Saturday, March 16, 2013

Lettuce We Grow

Lettuce seeds

Because we eat a lot of lettuce, we grow a lot. We have tried numerous varieties over the years, and here are the ones which we like best and which do best at Roche Fleurie.

Our “basic” lettuce, the one we seed regularly to make sure we always have some available and on which we rely throughout the growing season, is a German variety called Kagraner Sommer 2. It is a Bibb or Butterhead type lettuce (Lactuca sativa var. capitata), which means that it makes a head but, in my experience, not a very big one, and is much looser than, say, that of Iceberg lettuce. The colour is yellow green. It is a delicious lettuce and very slow to bolt.

The fact Kagraner Sommer 2 is a good performer in the heat of summer is its most advertised characteristic. Reading about lettuce, I was surprised to realize that another name for the Bibb or Butterhead types of lettuce is "limestone lettuce", which obviously explains why they do very well at Roche Fleurie. I suppose they do not give as good a result in an acidic soil.

I get Karaner Sommer 2 from Emanuele Larosa Sementi, an Italian firm whose seeds in Southern Ontario you can find mostly in Italian grocery stores. They come in foil packages (which means they remain more viable) and you get a lot of seeds for $1.99 a package.

Our second favourite lettuce is “Sea of Red” from Renee’s Garden Seeds. It is a leaf lettuce that does not make a head. It is a beautiful lettuce which is also very slow to bolt. For us, it starts going to seed only in October. At the end of the season, unless you have started new plants, it starts getting bitter, like endives. However, we like a bit of bitterness in our salads, so we still eat it at that stage. To avoid any bitter taste, you would have to make sure to do several seedings.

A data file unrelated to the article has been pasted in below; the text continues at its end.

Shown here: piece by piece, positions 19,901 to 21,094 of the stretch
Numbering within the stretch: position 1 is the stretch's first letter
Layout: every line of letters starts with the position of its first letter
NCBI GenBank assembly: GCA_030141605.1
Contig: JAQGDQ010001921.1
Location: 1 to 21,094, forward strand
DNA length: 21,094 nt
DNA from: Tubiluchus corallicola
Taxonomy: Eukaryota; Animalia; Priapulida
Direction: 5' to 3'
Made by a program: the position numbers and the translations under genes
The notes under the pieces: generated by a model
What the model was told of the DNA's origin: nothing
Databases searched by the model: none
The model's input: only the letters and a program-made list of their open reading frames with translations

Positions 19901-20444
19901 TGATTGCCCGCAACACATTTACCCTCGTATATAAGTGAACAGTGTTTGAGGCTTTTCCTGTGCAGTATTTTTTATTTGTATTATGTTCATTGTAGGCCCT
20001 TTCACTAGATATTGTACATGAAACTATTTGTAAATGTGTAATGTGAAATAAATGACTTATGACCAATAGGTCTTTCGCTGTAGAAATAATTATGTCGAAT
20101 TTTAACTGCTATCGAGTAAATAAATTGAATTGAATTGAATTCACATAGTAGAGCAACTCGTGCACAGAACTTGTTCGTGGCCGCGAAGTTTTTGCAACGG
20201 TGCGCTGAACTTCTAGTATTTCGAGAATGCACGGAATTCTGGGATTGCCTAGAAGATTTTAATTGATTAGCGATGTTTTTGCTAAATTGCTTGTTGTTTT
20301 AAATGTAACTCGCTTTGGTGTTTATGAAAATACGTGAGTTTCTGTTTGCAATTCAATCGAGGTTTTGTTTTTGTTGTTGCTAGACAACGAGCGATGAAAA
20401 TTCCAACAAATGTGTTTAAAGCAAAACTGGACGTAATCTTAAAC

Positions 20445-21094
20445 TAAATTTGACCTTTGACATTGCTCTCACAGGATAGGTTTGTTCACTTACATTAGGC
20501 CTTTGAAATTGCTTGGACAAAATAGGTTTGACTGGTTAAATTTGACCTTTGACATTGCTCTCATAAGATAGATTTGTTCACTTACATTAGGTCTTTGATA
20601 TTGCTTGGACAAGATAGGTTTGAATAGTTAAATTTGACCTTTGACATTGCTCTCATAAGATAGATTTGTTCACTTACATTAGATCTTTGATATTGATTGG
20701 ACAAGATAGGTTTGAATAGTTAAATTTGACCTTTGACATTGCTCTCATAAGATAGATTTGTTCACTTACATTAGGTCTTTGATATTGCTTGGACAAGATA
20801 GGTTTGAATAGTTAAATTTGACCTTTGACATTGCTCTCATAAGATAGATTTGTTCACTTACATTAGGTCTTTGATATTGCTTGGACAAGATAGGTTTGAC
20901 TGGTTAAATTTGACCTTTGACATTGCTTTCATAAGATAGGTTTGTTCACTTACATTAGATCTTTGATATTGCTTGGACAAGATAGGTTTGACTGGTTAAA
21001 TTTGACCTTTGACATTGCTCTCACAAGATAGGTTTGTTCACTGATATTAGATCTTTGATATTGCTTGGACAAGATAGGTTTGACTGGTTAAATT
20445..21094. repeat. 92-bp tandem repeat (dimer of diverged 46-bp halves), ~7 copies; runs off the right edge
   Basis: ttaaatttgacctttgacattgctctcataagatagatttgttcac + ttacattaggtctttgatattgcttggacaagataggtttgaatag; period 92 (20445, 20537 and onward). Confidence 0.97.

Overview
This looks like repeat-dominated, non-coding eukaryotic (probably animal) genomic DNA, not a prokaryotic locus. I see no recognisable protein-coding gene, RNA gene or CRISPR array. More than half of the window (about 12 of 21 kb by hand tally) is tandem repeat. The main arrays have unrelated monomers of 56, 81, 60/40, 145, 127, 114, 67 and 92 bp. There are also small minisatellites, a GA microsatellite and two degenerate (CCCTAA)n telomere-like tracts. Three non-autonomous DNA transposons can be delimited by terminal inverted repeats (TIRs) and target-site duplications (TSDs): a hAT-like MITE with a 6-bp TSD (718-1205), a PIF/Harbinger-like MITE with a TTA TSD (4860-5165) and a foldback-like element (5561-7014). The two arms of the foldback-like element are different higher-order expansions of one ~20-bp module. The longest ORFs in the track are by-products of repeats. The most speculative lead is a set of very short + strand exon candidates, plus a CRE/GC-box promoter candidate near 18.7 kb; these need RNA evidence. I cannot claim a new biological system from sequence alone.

As I said, it is beautiful. You could certainly grow it only for its look, and it would outperform many ornamental plants since it is long lasting in the heat.

We also like Merveilles des Quatre Saisons, a French heirloom offered by various seed company. We get it from Renee’s Garden Seeds. It is also a Bibb/limestone type, but with green leaves merging into dark red on the edge. At Roche Fleurie, it grows just like Kagraner Sommer 2. In fact, last summer we grew them next to each other, one row of one, one row of the other, and they grew at exactly the same rate. Merveille des Quatre Saisons is slightly less crunchy than Kagraner Sommer 2. They go very well together in a salad.

Finally we grow a fourth variety which varies from year to year. We choose the leaf lettuce that is most readily available that year. It has often been Red Sail, which looks like Merveille des Quatre Saisons but is a leaf lettuce. The main point about this last lettuce is that it will bolt in the  heat and self-seed. I like to let lettuce go to seed in the later summer/fall. It ensures that early the next spring, when the snow melts, we have a few lettuce plants that have volunteered throughout the garden. In spring I find small lettuce plants scattered around where they self seeded the previous year. I move them closer together, put a row cover over them and they are the first lettuces we eat. It is a technique I learned from Albert Schaefer, a gardener in his 80s I was friends with when I started gardening in my late 20s. He had an unusual life as he died in his late 80s, in the house where he was born - he had never lived anywhere else in his life. Even with self-seeders, we still have to buy seeds in the spring as we eat all of the plants that volunteered.

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